Standards of reporting
Research should be communicated in a way that supports verification and reproducibility, and as such we encourage authors to provide comprehensive descriptions of their research rationale, protocol, methodology and analysis.
To aid authors in this, a number of study design specific consensus-based reporting guidelines have been developed which are endorsed by Dove Medical Press, and we encourage authors to use these as guidance prior to submitting their manuscript.
A comprehensive list of reporting guidelines for medicine and health research can be accessed via the EQUATOR network website, and for biosciences research via the MIBBI Foundry portal. A list of some key reporting guidelines for specific types of studies are listed below:
- CONSORT guidelines for clinical trials (including extensions)
- PRISMA guidelines for systematic reviews and meta-analyses (including extensions)
- ARRIVE guidelines for in vivo animal studies
- CARE guidelines for clinical case reports
- STROBE guidelines for observational studies in epidemiology (including extensions)
- CHEERS guidelines for health economic evaluation studies
- COREQ guidelines for qualitative research in medicine and health
- SAGER guidelines for sex and gender information
- BRISQ guidelines for human biospecimen studies
- MIAME guidelines for microarray experiments
- RECORD guidelines for observational routinely-collected health data
- STRENDA guidelines for reporting of enzymology data
- STARD guidelines for reporting diagnostic accuracy studies
Full information on the statistical methods and measures used in the research must be included within the manuscript. Authors are encouraged to consult the SAMPL guidelines. Manuscripts may be sent for specialist statistical review if considered necessary.
Cell line authentication
Due to concerns regarding cross-contamination and misidentification, if human cell lines are used in a study, authors are strongly encouraged to include the following information in their manuscript:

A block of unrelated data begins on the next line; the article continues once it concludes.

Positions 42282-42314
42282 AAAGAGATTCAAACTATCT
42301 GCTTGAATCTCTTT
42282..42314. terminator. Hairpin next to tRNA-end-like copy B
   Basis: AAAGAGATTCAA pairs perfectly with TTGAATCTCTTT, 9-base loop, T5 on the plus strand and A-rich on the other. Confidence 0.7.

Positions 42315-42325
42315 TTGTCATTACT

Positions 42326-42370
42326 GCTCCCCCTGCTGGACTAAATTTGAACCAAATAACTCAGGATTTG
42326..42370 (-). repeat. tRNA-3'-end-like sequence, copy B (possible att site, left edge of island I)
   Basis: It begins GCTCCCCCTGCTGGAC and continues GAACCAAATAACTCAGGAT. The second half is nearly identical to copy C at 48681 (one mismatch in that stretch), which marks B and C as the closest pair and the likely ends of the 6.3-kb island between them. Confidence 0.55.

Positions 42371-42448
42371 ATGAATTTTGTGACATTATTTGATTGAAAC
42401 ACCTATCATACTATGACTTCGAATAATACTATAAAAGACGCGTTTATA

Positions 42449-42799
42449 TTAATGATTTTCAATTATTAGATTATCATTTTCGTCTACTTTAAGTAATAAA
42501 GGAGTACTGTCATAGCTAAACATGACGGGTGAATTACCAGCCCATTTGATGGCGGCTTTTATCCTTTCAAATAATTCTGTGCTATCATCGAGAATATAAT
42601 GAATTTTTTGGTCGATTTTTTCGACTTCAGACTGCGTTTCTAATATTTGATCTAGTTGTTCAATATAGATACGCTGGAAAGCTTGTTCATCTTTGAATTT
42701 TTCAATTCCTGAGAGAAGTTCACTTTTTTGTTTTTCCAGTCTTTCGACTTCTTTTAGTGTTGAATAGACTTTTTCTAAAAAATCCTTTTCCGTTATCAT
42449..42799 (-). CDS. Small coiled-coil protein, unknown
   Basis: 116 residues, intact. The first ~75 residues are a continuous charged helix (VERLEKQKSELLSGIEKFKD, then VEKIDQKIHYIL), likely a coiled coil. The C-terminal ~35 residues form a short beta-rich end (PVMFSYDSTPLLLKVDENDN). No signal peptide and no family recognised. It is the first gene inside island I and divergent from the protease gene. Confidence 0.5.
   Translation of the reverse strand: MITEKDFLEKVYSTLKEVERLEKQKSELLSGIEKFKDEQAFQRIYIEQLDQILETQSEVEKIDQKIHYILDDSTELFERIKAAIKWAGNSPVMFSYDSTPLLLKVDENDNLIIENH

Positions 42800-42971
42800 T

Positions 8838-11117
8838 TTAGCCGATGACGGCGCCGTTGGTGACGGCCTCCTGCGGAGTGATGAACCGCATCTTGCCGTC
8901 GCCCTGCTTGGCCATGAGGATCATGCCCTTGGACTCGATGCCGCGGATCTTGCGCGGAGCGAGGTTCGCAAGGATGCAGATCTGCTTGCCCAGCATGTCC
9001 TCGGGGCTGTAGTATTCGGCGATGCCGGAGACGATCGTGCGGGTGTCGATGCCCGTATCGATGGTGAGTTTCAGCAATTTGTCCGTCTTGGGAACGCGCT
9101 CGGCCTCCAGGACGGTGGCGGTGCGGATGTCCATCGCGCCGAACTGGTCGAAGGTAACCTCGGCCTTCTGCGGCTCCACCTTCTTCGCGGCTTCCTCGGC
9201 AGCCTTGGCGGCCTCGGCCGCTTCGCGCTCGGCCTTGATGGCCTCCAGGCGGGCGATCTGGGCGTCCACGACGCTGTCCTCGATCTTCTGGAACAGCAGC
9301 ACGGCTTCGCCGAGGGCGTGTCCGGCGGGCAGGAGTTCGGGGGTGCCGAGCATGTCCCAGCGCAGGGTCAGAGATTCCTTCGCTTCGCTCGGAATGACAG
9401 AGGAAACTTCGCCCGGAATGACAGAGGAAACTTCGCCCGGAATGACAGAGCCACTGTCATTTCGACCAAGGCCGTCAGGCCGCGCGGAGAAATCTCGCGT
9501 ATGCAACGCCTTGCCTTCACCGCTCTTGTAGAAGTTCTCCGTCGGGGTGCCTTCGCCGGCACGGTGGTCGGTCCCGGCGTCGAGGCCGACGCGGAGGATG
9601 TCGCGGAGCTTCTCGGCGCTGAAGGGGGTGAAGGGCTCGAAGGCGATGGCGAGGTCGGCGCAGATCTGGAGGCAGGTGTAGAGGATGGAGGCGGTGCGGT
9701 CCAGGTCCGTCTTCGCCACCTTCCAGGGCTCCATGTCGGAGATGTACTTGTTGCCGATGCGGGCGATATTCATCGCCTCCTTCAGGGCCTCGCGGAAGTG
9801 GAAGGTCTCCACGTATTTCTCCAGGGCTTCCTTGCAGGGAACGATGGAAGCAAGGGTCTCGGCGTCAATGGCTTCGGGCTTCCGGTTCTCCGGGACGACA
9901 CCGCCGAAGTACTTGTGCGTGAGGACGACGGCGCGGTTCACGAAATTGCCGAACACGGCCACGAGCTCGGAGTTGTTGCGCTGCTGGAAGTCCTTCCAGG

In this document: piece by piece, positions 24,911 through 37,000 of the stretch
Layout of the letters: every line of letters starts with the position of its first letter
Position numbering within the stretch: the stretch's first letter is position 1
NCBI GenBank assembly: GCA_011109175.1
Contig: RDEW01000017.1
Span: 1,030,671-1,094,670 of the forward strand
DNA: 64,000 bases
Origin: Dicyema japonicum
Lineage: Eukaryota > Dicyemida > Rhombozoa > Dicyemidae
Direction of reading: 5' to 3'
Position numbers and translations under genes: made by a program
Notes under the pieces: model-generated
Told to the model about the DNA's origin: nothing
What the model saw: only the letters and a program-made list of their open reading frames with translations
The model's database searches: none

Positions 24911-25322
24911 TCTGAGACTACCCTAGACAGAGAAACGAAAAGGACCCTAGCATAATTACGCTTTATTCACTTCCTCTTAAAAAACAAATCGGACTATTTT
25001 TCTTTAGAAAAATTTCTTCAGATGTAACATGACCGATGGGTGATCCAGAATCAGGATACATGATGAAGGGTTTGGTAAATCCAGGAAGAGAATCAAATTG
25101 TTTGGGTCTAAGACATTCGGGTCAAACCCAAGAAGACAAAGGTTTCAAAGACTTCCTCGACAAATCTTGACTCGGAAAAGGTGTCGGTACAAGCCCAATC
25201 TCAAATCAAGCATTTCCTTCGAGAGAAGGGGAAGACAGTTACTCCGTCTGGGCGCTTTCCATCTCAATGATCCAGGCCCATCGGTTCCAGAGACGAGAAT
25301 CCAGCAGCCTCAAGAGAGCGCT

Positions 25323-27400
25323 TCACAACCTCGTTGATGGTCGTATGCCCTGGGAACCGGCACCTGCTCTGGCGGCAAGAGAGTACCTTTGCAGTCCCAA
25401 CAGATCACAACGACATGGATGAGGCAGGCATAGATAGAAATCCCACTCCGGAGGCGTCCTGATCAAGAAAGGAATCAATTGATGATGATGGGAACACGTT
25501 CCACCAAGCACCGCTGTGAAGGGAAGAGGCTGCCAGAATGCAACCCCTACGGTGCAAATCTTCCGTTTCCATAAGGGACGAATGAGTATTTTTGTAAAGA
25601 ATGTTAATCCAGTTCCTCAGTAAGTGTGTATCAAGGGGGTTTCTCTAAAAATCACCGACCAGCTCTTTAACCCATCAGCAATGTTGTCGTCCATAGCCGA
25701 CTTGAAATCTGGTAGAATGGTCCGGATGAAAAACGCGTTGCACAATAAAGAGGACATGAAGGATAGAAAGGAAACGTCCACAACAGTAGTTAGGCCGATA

- Source of the cell line, including when and from where it was obtained
- Whether the cell line has recently been authenticated and by what method
- Whether the cell line has recently been tested for mycoplasma contamination
Gene nomenclature and reporting of sequence variants and phenotypes
Standardized gene nomenclature should be used throughout the manuscript. Human gene symbols and names can be found in the HUGO Gene Nomenclature Committee (HGNC) database. Alternative gene aliases that are commonly used may also be reported but should not be used alone in place of the HGNC symbol.
For the reporting of sequence variants authors are strongly encouraged to consult the recommendations of the Human Variome Project Consortium for describing sequence variants (Human Genome Variation Society) and phenotypes (Human Phenotype Ontology).
Dove Medical Press requires authors use the non-proprietary (generic) name of a drug throughout a manuscript whenever possible. Authors should give the chemical name or formula when a drug does not have a non-proprietary name. If this is not possible, in complex formulations for example, a drug can be identified by the proprietary (trade) name as appropriate and the non-proprietary name used subsequently. The active ingredients should be specified in the text after the first use of the proprietary name.
Lists of non-proprietary names can be found in various sources including the American Drug Index, the Merck Index Online, United States Pharmacopeia (USP), Physician’s Desk Reference, United States Adopted Names (USAN) or Electronic Medicines Compendium (EMC).
When the use of a proprietary name is necessary, the authors should place the non-proprietary name in parentheses immediately after the first mention of the proprietary name and use the non-proprietary name thereafter (once in the Abstract and once in the body of the manuscript is acceptable).
If an alternative non-proprietary name and a proprietary name are used, both may appear in parentheses at first mention.
When the salt is included in the non-proprietary name, it should only be given once.
The authors should capitalize proprietary names as appropriate and use the registered trademark symbol at first mention only.
Nomenclature for algae, fungi, plants and animals
Standardized nomenclature for organisms should be used throughout the manuscript, which should be in accordance with International Code of Nomenclature for algae, fungi and plants (ICN) and the International Commission on Zoological Nomenclature (ICZN).
Chemical compounds nomenclature
The synthesis of all new compounds must be described in detail, and information to verify the identity and purity should be included. Nomenclature and abbreviations should follow the recommendations from the International Union of Pure and Applied Chemistry (IUPAC).
Custom computer codes, software tools and mathematical algorithms
To enable full assessment of submissions, authors must make available on request to Editors and/or reviewers any custom computer codes, software tools or algorithms which have been used to generate the results and conclusions that are reported in the manuscript.
Updated 15 June 2020